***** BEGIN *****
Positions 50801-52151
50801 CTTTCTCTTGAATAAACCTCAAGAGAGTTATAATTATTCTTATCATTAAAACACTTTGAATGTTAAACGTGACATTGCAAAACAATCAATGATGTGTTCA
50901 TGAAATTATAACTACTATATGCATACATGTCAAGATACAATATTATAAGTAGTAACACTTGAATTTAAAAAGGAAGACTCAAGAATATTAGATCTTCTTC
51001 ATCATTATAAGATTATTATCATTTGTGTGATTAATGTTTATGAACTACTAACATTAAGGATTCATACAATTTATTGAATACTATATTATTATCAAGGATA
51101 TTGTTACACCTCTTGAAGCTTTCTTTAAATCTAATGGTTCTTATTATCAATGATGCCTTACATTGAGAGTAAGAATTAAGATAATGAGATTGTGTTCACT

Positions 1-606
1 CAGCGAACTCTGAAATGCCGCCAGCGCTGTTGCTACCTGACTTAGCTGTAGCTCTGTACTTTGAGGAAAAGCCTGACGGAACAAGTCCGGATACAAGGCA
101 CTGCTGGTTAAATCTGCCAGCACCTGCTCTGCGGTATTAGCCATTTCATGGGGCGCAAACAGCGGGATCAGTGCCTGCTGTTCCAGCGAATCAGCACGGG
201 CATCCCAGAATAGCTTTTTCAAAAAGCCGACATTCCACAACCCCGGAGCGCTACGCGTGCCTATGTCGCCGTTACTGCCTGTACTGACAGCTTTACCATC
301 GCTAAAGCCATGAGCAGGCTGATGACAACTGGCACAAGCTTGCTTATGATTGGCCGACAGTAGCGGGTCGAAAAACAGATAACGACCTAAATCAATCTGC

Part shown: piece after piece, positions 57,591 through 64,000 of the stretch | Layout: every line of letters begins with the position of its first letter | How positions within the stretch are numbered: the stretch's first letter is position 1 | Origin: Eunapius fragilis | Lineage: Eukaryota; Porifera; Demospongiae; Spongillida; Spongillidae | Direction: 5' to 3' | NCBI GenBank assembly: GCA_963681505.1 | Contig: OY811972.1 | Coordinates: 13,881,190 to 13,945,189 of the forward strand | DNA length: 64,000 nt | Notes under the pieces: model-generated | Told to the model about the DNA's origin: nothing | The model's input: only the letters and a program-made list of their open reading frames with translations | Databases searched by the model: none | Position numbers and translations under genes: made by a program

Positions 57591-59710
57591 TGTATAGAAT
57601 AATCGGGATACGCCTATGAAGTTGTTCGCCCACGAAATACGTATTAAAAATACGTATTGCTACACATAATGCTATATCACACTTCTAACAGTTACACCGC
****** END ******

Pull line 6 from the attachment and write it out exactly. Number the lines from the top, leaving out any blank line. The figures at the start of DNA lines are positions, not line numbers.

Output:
Positions 1-606